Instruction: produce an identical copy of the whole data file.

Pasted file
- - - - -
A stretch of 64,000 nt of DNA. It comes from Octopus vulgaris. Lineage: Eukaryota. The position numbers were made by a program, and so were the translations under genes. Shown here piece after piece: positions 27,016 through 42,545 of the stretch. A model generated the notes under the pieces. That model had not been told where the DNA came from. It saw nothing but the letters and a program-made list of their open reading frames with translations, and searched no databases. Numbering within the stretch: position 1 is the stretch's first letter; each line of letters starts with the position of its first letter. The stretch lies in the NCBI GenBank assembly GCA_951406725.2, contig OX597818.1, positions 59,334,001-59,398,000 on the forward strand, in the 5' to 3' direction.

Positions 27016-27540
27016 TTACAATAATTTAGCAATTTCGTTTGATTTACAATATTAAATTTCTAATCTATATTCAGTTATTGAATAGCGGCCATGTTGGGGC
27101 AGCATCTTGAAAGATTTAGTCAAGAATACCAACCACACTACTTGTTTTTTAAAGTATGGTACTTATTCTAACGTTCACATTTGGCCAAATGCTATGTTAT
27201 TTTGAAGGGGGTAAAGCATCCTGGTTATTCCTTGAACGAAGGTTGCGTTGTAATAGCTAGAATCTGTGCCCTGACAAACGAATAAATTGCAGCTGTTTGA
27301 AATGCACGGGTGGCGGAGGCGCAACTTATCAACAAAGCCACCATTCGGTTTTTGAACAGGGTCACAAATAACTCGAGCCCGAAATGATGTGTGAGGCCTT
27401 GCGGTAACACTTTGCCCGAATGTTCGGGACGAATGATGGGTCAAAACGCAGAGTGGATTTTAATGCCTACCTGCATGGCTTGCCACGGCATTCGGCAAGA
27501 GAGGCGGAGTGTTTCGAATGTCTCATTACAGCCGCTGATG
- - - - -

A stretch of 64,000 nt of DNA. It comes from Octopus vulgaris. Lineage: Eukaryota. The position numbers were made by a program, and so were the translations under genes. Shown here piece after piece: positions 27,016 through 42,545 of the stretch. A model generated the notes under the pieces. That model had not been told where the DNA came from. It saw nothing but the letters and a program-made list of their open reading frames with translations, and searched no databases. Numbering within the stretch: position 1 is the stretch's first letter; each line of letters starts with the position of its first letter. The stretch lies in the NCBI GenBank assembly GCA_951406725.2, contig OX597818.1, positions 59,334,001-59,398,000 on the forward strand, in the 5' to 3' direction.

Positions 27016-27540
27016 TTACAATAATTTAGCAATTTCGTTTGATTTACAATATTAAATTTCTAATCTATATTCAGTTATTGAATAGCGGCCATGTTGGGGC
27101 AGCATCTTGAAAGATTTAGTCAAGAATACCAACCACACTACTTGTTTTTTAAAGTATGGTACTTATTCTAACGTTCACATTTGGCCAAATGCTATGTTAT
27201 TTTGAAGGGGGTAAAGCATCCTGGTTATTCCTTGAACGAAGGTTGCGTTGTAATAGCTAGAATCTGTGCCCTGACAAACGAATAAATTGCAGCTGTTTGA
27301 AATGCACGGGTGGCGGAGGCGCAACTTATCAACAAAGCCACCATTCGGTTTTTGAACAGGGTCACAAATAACTCGAGCCCGAAATGATGTGTGAGGCCTT
27401 GCGGTAACACTTTGCCCGAATGTTCGGGACGAATGATGGGTCAAAACGCAGAGTGGATTTTAATGCCTACCTGCATGGCTTGCCACGGCATTCGGCAAGA
27501 GAGGCGGAGTGTTTCGAATGTCTCATTACAGCCGCTGATG